Despite a state Supreme Court ruling upholding a ban on the games, sweepstakes machines continue to operate across the state. Lawmakers must decide if and how to regulate them. STATUS: A bipartisan group of House members has filed a measure to legalize and tax the games. However, the Senate Rules Chairman says there is "no appetite" for legalization bill in his chamber.
The state Supreme Court has upheld North Carolina's ban on games that use "entertaining displays" to reveal sweepstakes prizes. Sweepstakes makers have already deployed new games that they say meets the letter, if not the spirit, of the state law.
Lawmakers will have to decide whether to do nothing, which would leave sweepstakes operators in a legal gray area and allow potential tax revenue to pass uncollected, or to take action regarding the machines. Possibilities include another attempt to outlaw sweepstakes or the imposition of a tax and regulatory scheme that would fully bring the industry under the color of law.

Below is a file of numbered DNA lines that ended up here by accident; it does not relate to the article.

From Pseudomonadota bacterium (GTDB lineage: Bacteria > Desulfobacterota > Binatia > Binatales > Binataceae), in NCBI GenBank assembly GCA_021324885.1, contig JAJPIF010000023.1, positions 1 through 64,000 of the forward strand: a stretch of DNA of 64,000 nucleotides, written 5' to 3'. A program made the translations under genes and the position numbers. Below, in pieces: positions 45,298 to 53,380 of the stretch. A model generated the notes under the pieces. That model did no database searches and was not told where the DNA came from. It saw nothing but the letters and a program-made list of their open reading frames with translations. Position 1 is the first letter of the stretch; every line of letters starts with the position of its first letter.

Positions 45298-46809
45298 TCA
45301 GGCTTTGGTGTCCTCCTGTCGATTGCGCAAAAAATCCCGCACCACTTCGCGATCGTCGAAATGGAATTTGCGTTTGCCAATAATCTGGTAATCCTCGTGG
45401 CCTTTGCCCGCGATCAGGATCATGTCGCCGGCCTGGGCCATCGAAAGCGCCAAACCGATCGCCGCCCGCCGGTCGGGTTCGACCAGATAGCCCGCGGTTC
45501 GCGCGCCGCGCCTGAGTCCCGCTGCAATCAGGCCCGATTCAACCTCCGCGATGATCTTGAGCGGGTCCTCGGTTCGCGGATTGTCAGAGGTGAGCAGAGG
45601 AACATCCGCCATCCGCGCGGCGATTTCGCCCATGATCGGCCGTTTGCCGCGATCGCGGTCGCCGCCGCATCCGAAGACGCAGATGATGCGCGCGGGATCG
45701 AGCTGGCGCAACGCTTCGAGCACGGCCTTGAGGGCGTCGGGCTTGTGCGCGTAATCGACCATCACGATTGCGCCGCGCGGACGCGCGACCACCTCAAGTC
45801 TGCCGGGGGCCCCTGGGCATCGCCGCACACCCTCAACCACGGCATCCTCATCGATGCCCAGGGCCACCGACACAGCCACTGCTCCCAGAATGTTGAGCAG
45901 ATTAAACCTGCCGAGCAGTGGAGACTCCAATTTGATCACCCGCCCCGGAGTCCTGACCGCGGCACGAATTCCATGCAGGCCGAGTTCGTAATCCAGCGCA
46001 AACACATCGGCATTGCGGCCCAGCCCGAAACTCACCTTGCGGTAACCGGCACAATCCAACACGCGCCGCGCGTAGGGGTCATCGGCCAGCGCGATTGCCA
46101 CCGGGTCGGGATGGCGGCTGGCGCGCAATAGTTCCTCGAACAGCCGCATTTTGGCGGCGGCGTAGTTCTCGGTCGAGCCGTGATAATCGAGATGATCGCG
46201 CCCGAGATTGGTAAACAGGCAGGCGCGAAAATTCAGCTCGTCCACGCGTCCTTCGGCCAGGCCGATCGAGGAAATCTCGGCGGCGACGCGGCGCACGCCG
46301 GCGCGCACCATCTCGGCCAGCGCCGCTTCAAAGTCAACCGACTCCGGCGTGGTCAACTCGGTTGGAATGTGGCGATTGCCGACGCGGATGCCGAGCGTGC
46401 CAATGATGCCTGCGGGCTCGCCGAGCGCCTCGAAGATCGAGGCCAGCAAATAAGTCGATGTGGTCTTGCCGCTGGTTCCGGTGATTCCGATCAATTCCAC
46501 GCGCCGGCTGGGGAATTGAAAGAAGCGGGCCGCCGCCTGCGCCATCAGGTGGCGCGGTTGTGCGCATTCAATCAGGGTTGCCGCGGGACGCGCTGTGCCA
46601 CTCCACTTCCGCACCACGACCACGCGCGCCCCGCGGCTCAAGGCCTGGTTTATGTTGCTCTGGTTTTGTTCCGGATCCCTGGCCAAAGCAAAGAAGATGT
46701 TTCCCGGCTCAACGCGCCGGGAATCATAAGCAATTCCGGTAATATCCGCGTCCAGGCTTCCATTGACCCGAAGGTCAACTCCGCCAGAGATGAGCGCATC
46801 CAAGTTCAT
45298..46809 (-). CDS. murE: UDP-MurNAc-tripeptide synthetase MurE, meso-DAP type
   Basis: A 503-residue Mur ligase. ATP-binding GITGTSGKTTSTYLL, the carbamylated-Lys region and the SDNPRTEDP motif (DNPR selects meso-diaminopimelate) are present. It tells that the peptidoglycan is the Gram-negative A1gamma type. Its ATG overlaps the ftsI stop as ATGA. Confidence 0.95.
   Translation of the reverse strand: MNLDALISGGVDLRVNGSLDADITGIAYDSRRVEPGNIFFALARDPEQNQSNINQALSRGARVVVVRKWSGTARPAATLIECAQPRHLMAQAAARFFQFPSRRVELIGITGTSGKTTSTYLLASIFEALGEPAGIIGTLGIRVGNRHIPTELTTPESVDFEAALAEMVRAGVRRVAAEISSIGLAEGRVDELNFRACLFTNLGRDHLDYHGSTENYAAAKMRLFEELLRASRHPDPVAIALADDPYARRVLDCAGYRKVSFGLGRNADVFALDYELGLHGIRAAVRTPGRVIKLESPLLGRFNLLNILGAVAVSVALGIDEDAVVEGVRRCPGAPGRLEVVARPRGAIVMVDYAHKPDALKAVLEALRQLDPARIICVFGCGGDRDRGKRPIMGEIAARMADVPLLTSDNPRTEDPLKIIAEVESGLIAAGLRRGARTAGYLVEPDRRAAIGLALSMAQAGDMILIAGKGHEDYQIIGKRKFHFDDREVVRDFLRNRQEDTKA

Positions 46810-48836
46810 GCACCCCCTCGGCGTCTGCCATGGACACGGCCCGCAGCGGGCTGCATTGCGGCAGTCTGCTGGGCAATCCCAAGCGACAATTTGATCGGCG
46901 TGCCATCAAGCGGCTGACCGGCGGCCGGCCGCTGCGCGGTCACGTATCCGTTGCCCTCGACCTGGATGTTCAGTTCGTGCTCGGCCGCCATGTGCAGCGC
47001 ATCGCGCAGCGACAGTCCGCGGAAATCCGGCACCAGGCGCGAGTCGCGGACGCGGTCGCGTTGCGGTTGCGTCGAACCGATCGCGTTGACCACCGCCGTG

Bills and status:
A bipartisan group of House members has filed a measure to legalize and tax the games. However, the Senate Rules Chairman says there is "no appetite" for legalization bill in his chamber.
Lawmakers have filed a bill to legalize, tax and regulate video sweepstakes games. Local law enforcement agencies have been shutting down the quasi-gambling establishments.
Despite a state Supreme Court ruling upholding a state ban on video sweepstakes, the games rolled along Thursday at the Royal Palace Theatre in Roanoke Rapids.
Lawyers for the state Supreme Court have asked for stay of a ruling banning the gambling-like games while they petition for a hearing by the U.S. Supreme Court.
The state Supreme Court has reversed lower court rulings saying the state's ban on video sweepstakes is unconstitutional.
Governor-elect McCrory answers questions on sweepstakes games and other issues two days before being sworn into office.